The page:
David Altshuler, M.S.
(305) 978-8917 | david@davidaltshuler.com

How many times have I told him to just have a Milky Way Bar? Just one lousy candy bar. It's not like I'm asking for the world. Why won't my son just have some chocolate?

Yes, it's something of an emotionally laden issue for me. I admit it. See, my father and I used to go out and have a chocolate shake. Or we'd go down to the Malt Shoppe and have some chocolate candy. But my son won't have any chocolate with me.

I've taken him to doctors. They keep talking about "diabetes." They say my son has "diabetes," whatever that is. These "doctors," these so called "experts" say that if my son eats chocolate that he'll go into shock, that he'll have blurred vision, be fatigued, and have to go to the bathroom all the time. What hooey! If he would just try harder, he wouldn't have any of those symptoms.

All he does is complain. He says that there really is such a thing as this "diabetes" nonsense, that it's real. He says that his pancreas doesn't produce enough insulin. What nonsense.

If he would just try harder, he could eat chocolate. I know he could. I'm pretty sure he doesn't eat chocolate just to annoy me, because he knows how much it means to me.

On the other hand, maybe we did do something wrong, maybe it's something we did when he was younger. For example, my wife nursed; maybe she should have bottle fed. We sent him to pre-school when he was three; maybe we should have waited until he was four. We were too permissive; maybe we should have been more strict. I think if we had bottle fed, waited a year before starting him in pre-school and were more strict, he would like chocolate.

We've been to every chocolate specialist in town. Dr. Hershey said that behavioral interventions would work, that we should take away our son's cell phone until he agreed not to go into shock when he eats chocolate. Then Dr. Cadbury said that three sessions each week for our son to talk about his relationship with chocolate would be more productive. Dr. Ghirardelli said that the best solution would be to just forbid our son all other foods besides chocolate. "When he gets hungry enough, he'll eat chocolate" the doctor said.

I'm at my wits' end. Even if he won't eat chocolate with me, if at least I could know that he's eating chocolate with somebody else, I'd be OK with that. In any case, we clearly can't give up. Chocolate is important for our family, has been for generations. We'll keep trying until we get it right.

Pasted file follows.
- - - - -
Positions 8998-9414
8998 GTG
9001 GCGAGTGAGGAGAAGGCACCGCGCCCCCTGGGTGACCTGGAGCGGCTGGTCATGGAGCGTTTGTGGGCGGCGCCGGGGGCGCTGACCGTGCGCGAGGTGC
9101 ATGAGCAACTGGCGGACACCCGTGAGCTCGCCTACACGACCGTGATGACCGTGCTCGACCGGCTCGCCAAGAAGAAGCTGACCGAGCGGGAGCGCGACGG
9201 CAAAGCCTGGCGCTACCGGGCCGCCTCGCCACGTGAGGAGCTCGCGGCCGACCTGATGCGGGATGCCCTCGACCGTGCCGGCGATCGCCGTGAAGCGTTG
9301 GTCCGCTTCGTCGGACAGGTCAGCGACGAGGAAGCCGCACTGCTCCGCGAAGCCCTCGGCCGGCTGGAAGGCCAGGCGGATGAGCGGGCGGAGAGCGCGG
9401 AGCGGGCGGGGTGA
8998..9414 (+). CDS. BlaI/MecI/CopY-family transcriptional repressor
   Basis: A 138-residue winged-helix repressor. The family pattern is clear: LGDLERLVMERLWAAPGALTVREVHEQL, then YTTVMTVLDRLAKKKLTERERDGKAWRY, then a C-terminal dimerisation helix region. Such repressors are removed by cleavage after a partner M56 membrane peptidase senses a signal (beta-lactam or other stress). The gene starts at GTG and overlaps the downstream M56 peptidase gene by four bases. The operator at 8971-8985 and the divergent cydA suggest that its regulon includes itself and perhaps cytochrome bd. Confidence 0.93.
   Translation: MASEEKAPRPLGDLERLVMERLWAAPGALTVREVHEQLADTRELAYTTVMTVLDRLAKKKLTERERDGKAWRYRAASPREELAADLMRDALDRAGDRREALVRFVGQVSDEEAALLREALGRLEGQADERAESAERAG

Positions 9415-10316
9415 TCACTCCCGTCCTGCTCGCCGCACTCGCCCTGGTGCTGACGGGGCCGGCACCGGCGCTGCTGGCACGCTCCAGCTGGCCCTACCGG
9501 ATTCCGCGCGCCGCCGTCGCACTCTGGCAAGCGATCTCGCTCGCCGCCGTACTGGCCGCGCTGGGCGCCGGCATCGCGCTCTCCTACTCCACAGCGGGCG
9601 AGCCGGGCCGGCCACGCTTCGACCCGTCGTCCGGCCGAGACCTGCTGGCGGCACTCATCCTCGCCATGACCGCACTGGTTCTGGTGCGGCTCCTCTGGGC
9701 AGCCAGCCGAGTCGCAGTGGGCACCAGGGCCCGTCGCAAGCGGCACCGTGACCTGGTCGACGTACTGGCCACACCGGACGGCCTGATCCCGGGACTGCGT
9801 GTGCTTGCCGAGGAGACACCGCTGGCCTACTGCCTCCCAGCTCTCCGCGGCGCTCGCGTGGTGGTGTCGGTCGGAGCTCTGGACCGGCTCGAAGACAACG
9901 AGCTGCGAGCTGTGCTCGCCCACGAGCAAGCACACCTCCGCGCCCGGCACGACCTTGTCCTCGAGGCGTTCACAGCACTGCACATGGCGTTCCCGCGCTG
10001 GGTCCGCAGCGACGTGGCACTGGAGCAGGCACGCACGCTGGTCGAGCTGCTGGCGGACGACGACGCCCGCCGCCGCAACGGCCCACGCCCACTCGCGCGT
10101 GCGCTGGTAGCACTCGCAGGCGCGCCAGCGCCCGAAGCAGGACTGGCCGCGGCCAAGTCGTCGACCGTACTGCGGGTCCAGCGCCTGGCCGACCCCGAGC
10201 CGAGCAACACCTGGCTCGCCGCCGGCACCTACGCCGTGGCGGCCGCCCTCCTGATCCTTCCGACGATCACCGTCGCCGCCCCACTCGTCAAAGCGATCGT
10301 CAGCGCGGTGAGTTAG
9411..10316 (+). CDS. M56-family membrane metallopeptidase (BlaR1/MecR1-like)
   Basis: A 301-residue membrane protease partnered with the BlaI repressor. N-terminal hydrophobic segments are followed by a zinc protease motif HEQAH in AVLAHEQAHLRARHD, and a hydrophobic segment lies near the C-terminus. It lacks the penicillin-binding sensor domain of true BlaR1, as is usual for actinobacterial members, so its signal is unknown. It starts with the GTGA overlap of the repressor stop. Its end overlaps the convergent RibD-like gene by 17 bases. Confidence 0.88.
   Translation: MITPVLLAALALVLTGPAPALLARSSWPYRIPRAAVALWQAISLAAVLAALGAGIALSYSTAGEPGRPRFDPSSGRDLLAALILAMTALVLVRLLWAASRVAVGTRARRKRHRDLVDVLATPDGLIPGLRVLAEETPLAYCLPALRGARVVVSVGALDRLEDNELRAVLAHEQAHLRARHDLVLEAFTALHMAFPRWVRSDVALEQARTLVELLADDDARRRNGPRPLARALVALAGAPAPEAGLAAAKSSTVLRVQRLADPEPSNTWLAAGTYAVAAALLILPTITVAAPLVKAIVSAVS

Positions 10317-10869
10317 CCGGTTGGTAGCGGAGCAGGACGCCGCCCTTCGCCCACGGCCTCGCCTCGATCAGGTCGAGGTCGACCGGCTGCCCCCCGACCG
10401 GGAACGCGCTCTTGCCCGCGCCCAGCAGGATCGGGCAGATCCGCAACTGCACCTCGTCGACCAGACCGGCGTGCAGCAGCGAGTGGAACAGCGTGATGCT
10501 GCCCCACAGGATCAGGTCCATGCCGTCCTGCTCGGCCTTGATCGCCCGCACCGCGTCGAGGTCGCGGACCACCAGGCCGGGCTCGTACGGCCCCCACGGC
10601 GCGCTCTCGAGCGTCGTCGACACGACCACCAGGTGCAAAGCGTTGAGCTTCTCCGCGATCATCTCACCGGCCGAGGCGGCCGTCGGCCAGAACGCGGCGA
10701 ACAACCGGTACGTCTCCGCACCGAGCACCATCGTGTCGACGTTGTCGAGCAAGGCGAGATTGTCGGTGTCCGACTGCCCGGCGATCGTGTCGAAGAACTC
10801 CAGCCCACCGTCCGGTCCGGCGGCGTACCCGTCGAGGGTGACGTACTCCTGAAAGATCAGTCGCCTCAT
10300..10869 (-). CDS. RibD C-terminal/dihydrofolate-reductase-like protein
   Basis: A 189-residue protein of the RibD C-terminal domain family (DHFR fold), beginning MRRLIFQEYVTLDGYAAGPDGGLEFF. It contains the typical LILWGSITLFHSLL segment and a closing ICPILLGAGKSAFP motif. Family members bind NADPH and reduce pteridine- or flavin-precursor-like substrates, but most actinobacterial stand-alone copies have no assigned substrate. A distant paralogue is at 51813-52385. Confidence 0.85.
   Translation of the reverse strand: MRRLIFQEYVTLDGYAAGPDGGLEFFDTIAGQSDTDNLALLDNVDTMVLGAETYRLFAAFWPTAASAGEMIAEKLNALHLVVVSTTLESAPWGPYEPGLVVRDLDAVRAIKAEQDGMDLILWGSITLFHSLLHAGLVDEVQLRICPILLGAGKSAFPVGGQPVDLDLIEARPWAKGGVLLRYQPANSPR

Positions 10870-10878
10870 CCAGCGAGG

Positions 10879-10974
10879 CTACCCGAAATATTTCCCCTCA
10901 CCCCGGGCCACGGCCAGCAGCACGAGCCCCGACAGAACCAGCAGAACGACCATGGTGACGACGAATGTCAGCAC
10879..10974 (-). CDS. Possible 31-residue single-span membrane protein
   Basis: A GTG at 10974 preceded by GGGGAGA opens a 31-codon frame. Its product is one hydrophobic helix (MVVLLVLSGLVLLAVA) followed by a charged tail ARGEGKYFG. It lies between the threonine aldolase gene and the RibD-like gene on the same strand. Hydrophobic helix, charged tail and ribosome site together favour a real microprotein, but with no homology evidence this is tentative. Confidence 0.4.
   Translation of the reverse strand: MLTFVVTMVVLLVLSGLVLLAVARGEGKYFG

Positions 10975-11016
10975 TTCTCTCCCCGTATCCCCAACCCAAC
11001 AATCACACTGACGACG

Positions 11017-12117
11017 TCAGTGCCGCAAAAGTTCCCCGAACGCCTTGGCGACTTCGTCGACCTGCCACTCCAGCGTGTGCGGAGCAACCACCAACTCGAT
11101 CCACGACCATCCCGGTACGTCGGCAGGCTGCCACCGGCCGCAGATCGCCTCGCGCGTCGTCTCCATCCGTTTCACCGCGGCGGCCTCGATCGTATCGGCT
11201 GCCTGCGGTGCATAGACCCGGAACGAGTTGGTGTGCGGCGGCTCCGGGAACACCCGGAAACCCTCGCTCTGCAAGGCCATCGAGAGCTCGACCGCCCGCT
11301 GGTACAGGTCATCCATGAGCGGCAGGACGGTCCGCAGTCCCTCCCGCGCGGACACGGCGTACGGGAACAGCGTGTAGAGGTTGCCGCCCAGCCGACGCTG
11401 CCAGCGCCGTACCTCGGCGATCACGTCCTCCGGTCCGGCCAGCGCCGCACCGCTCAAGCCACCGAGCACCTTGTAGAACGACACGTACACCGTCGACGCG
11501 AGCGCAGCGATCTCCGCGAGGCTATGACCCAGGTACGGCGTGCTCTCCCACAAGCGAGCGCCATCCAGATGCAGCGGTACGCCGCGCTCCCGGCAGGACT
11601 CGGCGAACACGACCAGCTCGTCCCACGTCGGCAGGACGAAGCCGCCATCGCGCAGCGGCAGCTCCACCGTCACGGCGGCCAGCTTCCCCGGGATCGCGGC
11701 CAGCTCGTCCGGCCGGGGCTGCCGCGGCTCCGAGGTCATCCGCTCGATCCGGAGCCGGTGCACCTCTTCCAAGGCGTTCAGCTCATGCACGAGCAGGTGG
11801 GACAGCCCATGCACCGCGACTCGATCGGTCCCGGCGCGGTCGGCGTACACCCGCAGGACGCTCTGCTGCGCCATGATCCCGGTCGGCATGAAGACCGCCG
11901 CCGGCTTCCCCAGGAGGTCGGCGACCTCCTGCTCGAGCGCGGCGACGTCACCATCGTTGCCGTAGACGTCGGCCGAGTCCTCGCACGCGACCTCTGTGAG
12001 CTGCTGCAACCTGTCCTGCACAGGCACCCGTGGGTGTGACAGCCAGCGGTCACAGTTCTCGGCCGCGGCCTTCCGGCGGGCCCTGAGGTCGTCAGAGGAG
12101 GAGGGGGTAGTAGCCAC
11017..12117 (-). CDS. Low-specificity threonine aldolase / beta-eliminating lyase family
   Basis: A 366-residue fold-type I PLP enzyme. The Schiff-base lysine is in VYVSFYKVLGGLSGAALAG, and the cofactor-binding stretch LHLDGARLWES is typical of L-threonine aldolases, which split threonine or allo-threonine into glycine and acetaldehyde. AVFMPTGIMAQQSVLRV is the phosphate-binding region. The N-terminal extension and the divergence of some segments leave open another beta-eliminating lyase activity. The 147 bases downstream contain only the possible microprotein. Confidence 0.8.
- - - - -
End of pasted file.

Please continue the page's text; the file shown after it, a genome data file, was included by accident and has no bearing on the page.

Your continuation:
Before you suggest that this father be immediately commended to the Nobel Nominating Committee for "Fathers Who Don't Get it at All," two quick points: First, let's try to be sympathetic. Dad doesn't understand diabetes. He's never heard of it. Diabetes wasn't an issue when he was a kid, at least not in his family. He wants to have a good relationship with his son; he wants them to spend time together doing that which he and his father liked to do. He's even willing to have his son eat chocolate with somebody else. Dad isn't a bad guy; he's just not educated. He doesn't know the existence of let alone the meaning of words like "pancreas" and "insulin."

Secondly, change "diabetes" in the paragraphs above to "learning differences" or "executive functioning issues" and the discussion strikes a lot closer to home: "Why isn't my son doing well in school? I always did as did my father before me. We've always been a successful family. He doesn't do homework and when he does, it's not done well. His handwriting is terrible. Why won't he do the assignments properly?" Then the recriminations start and the assigning of causes: "Maybe it's our fault that our son doesn't study effectively and efficiently. Maybe the curriculum is too hard, too easy, too boring, not relevant. Maybe our parenting style is too strict, too lenient, too sarcastic, too turquoise."

Just as it's hard to imagine a kid not liking chocolate or a kid who goes into shock after eating chocolate, it's hard to imagine a kid who wants to do badly in school. Nobody ever woke up one morning and thought: "I have an idea. I'll lose my assignment pad and spend all of recess looking for it! That way my mom will yell at me, I won't be allowed to have dessert and then I can go to bed early after a big fight. Plus I'll have the added joy of showing up in class tomorrow without my homework so that my teacher can yell at me in front of all my friends too!"

Kids with learning differences or kids with executive functioning issues (call executive functioning issues "attention deficits" if you like) don't want to have learning differences or executive functioning issues any more than a kid with diabetes wants to not be able to eat chocolate. And just as a kid with diabetes needs to acknowledge, embrace and articulate what her diet should be in order to be healthy, a kid with learning differences or executive functioning issues needs to be able to acknowledge, embrace and articulate what's going on is his head so that he can learn effectively. Parents and educators can help these kids by being sensitive to their learning styles and understanding that almost all kids want to learn, want to fit it, want to do well.

The alternative assumption--that kids are refusing to eat chocolate just to annoy you--leads to some odd conclusions!



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